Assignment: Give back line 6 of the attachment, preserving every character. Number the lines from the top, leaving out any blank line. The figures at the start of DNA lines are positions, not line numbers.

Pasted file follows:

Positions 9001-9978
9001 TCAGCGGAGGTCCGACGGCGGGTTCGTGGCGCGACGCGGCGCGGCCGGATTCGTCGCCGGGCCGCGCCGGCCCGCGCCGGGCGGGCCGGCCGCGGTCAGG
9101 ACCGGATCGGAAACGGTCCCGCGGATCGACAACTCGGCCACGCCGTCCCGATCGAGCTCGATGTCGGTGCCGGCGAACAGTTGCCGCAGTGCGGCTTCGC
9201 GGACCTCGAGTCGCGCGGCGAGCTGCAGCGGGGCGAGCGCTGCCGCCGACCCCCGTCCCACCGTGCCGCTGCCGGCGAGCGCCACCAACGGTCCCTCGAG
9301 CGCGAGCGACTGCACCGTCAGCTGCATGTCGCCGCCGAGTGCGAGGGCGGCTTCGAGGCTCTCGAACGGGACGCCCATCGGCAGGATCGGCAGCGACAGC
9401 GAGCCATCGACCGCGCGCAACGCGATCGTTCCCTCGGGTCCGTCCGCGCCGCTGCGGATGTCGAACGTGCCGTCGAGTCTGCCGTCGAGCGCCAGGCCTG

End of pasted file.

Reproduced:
9401 GAGCCATCGACCGCGCGCAACGCGATCGTTCCCTCGGGTCCGTCCGCGCCGCTGCGGATGTCGAACGTGCCGTCGAGTCTGCCGTCGAGCGCCAGGCCTG